BOSTON (Reuters) – Activist investment firm Macellum Advisors GP LLC said on Thursday that it is seeking to take control of retailer Kohl’s Corp’s board and has nominated 10 directors.
Macellum, led by Jonathan Duskin, has criticized Kohl’s for not doing enough to improve its business and has publicly called for the company to consider putting itself up for sale.
He also criticized the company for rejecting two takeover offers and for having adopted a defense tactic to prevent a hostile takeover.
“Any directors that support such patently anti-shareholder maneuvers cannot be trusted to credibly evaluate potentially value-maximizing alternatives versus management’s perpetually ineffective plans,” he wrote in a letter that details the nominations.
Kohl’s said “Macellum’s effort to take control of the board is unjustified and counterproductive” and called the hedge fund’s claim that the board isn’t able to review sales opportunities “groundless.” It also said Macellum’s comments on the shareholder rights plan, also called a poison pill, are “misleading.”
Duskin has said privately that Kohl’s 14-member board is too large and too entrenched to make the changes needed to push up the company’s lagging share price. He also said that the company needs to have a shareholder on the board and he nominated himself along with nine others with expertise in retail and investment banking.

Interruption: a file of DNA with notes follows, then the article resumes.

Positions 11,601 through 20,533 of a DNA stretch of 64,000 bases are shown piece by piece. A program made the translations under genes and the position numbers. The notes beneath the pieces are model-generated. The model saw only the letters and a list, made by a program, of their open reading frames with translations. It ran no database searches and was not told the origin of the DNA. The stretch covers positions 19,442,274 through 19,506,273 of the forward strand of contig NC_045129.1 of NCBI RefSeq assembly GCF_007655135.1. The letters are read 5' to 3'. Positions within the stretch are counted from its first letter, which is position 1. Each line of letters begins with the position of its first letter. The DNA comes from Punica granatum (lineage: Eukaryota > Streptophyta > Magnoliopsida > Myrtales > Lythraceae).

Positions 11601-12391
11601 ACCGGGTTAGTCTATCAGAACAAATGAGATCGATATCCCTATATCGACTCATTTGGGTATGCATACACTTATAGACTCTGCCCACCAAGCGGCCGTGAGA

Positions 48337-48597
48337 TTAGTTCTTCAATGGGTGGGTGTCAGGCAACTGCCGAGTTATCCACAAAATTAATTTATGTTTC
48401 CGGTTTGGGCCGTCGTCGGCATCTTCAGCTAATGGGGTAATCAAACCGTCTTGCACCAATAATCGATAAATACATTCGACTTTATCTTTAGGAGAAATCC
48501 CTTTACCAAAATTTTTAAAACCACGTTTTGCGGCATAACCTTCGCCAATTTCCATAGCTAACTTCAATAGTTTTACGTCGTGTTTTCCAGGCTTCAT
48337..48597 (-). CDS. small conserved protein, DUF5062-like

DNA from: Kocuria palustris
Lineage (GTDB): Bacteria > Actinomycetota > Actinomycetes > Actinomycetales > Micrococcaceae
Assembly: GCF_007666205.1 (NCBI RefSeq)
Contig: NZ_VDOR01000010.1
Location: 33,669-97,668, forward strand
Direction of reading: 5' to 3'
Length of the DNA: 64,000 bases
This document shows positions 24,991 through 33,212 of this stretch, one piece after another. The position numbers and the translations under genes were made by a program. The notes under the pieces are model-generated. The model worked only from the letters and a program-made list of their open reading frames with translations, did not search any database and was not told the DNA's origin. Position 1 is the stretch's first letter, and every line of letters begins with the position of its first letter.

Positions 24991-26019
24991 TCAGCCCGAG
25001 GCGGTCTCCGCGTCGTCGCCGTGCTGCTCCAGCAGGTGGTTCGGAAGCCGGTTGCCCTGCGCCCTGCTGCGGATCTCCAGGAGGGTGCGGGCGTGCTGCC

“Given the growing list of issues and red flags in the boardroom, we believe substantial and urgent change is needed,” Duskin wrote.
This marks the second time that Macellum has nominated directors at Kohl’s after it was part of a consortium that sought to replace nine board members last year.
The investors agreed to drop that challenge when Kohl’s expanded its 11-member board by three directors in 2021.
Reuters reported in December that Macellum was planning to nominate directors and in January that the firm was pressing Kohl’s for at least one board seat and a public statement that the company is reviewing strategic alternatives.
Last week, Kohl’s rebuffed two takeover offers that would have valued the company at roughly $9 billion.
(Reporting by Svea Herbst-Bayliss; Editing by Susan Fenton, Bernadette Baum and Bernard Orr)